Earlier this month, after the Duke Graduate Students Union filed for an election with the National Labor Relations Board, the university initially told its graduate workers that the administration would “support the right of all eligible voters to freely consider and register their views” because, ultimately, “the decision about unionization is up to Duke students.”
We were hopeful that the administration would keep its word, adopt a neutral position, and allow a vote—as many peer institutions have done. Instead, Duke administrators confirmed that they will, in fact, attempt to roll back the landmark 2016 NLRB decision, which affirmed that graduate students at private institutions are workers with a right to unionize. “Duke’s relationship with our students is centered on education, training, and mentorship, fundamentally different from that of employer to employee,” wrote Jennifer Francis, the interim provost.
Instead of allowing its grad workers to vote, the university is hoping to obstruct workplace democracy across the country. In 2017, Duke challenged the same NLRB decision, but failed before the regional board. Its current challenge will likely meet the same fate. Duke’s only real path to prevent our unionization requires them to delay at every turn in hopes of an anti-labor Republican winning the White House in 2024 and reshaping the NLRB.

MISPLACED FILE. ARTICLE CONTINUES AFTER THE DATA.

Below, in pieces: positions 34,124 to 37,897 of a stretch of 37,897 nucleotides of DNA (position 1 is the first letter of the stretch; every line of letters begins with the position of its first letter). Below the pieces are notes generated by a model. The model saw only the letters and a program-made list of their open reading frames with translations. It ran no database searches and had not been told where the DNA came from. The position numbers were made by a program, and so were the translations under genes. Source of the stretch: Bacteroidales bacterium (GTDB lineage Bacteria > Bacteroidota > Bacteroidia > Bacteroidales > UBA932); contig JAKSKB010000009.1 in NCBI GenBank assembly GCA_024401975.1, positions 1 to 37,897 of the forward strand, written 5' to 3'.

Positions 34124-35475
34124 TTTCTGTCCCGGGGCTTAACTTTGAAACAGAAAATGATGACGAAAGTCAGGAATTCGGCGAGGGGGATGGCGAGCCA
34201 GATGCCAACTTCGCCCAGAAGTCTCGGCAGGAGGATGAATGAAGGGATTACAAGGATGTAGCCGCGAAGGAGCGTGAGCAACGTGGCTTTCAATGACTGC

Duke likes to talk about equity, and we hoped that the university would take the opportunity to recognize our union. Unions reduce the gender wage gap along with racial and economic inequality. Having a seat at the bargaining table would improve my life and the lives of thousands of my colleagues. I recently sought gender-affirming care and, with appointments spread over multiple years, I hit my out-of-pocket maximum and then some. We are fighting for a better Duke where graduate workers with kids, those on international visas, and those with chronic health issues can contribute to cutting-edge research and world-class education without going into debt.
But our fight is not about equity at Duke alone. It is about advancing labor and racial justice across the city of Durham, where Duke is the largest employer. This is a historic moment beyond Durham, too; when we win, we’ll be the biggest union victory in North Carolina since 2008. Duke could meet the moment with partnership instead of hostility. Still, we’re seeing obstructionist delays straight out of the corporate playbook. The university has taken reputational hits for its errors before, from pulling the plug on a Triangle-wide light rail to supporting a racist administrator to consistent union-busting.
While we are among more than 45,000 graduate workers who have begun unionizing in this academic year, our union campaign is unique: We are proud to be worker-led, with no full-time staff. The administration has shown that without a contract, no promise they make to Duke workers is binding. Its efforts to undermine our movement—at the expense of their community and graduate students nationally—affirms that an employer-recognized union is more important than ever in order to reign in a seemingly unscrupulous administration. In other words, Duke’s best-resourced efforts will backfire and further cement our win.
It’s not too late for Duke to do the right thing and allow a vote. It’s up to us to bring our institution back to the right side of history. With our yes vote, we will be able to demand that Duke live up to the values of racial equity, economic justice, and participatory democracy that it espouses at the bargaining table. In doing so, we’ll demonstrate that people power and unbreakable solidarity can beat multibillion-dollar endowments and union-busting law firms.